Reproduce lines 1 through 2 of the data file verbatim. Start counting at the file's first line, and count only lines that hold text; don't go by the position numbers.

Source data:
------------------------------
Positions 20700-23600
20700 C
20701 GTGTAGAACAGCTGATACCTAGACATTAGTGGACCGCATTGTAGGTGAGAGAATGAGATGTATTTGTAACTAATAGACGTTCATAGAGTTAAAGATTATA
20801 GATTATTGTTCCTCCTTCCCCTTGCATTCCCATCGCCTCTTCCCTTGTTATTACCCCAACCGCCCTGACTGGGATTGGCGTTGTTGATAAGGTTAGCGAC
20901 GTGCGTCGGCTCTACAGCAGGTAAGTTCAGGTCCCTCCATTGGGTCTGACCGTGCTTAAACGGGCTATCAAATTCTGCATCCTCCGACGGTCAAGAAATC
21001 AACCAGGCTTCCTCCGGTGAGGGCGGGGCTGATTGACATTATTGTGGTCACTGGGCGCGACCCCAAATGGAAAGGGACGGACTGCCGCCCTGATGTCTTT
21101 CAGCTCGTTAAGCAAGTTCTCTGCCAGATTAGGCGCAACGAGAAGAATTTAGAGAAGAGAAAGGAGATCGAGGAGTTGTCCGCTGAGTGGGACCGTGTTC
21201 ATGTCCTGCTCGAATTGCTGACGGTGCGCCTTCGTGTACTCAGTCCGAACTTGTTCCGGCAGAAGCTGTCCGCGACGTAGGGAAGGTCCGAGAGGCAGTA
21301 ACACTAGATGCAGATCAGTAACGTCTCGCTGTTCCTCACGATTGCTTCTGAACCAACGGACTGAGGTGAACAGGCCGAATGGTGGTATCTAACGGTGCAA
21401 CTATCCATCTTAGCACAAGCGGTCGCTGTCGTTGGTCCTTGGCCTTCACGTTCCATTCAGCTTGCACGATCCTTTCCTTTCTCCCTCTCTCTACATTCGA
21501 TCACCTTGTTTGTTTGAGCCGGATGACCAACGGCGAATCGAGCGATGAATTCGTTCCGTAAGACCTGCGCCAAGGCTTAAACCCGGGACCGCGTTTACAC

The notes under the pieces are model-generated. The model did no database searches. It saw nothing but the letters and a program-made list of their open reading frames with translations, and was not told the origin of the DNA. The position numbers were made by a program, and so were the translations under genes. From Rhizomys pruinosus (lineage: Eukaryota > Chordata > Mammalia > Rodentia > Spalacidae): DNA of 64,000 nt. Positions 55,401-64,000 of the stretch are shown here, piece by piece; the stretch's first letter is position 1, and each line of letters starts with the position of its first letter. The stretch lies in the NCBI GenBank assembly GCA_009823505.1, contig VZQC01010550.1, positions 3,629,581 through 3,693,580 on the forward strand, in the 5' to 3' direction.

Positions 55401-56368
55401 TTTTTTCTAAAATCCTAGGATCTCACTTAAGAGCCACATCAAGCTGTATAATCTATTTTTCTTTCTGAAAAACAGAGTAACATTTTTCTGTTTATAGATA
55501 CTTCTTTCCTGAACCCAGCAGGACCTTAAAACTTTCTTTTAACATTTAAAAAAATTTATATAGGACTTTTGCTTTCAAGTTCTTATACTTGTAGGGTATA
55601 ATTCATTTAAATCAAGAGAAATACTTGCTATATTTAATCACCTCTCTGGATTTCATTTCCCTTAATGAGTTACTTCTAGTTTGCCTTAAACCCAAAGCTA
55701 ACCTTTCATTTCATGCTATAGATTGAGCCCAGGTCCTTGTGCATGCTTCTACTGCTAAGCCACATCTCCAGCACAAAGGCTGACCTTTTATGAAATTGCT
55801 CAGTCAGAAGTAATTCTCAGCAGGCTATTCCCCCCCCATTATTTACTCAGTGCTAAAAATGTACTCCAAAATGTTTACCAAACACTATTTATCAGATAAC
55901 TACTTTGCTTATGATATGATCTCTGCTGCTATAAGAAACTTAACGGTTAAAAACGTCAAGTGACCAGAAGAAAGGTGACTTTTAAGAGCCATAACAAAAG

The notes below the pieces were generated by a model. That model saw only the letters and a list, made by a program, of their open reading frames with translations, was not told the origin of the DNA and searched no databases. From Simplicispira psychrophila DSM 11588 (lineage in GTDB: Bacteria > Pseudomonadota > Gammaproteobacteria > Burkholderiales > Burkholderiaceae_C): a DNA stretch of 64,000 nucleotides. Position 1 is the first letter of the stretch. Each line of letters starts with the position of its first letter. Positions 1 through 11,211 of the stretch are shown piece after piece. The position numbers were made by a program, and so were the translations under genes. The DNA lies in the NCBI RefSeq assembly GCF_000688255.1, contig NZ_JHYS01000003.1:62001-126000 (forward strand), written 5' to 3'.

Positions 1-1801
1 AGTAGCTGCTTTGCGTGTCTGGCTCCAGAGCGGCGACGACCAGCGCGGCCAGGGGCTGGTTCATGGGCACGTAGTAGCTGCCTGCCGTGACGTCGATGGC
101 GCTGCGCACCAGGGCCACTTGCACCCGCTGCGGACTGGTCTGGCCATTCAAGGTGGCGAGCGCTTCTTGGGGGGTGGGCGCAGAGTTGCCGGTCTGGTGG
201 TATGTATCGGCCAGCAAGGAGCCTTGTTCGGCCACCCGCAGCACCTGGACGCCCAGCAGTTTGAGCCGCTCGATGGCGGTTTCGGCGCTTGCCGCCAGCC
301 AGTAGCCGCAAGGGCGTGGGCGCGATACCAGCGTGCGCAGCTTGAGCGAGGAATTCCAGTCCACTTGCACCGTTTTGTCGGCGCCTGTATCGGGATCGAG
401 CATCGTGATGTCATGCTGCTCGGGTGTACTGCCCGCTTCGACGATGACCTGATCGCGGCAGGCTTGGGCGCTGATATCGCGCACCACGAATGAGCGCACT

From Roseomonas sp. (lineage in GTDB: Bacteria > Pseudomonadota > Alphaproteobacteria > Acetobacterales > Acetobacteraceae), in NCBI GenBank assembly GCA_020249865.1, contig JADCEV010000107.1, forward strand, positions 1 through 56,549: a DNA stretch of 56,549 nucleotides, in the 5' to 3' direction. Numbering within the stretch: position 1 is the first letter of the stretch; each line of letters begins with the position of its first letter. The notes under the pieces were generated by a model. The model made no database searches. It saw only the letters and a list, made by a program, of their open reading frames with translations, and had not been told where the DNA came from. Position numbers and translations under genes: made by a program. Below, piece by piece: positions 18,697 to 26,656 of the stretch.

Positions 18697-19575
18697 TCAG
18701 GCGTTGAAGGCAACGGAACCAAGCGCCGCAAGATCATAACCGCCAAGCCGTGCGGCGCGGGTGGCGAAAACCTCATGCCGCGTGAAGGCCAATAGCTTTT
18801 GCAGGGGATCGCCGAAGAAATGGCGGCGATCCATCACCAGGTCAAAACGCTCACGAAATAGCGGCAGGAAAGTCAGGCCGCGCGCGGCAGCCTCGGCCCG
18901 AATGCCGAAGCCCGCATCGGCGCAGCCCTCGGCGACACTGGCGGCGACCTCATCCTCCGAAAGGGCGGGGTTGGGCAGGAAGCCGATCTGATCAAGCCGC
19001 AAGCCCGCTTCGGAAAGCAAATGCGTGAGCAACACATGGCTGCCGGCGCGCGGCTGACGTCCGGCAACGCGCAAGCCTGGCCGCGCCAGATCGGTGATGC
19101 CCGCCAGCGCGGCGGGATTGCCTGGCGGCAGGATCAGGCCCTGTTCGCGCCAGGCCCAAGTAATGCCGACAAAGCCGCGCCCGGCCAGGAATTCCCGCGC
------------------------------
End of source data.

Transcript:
Positions 20700-23600
20700 C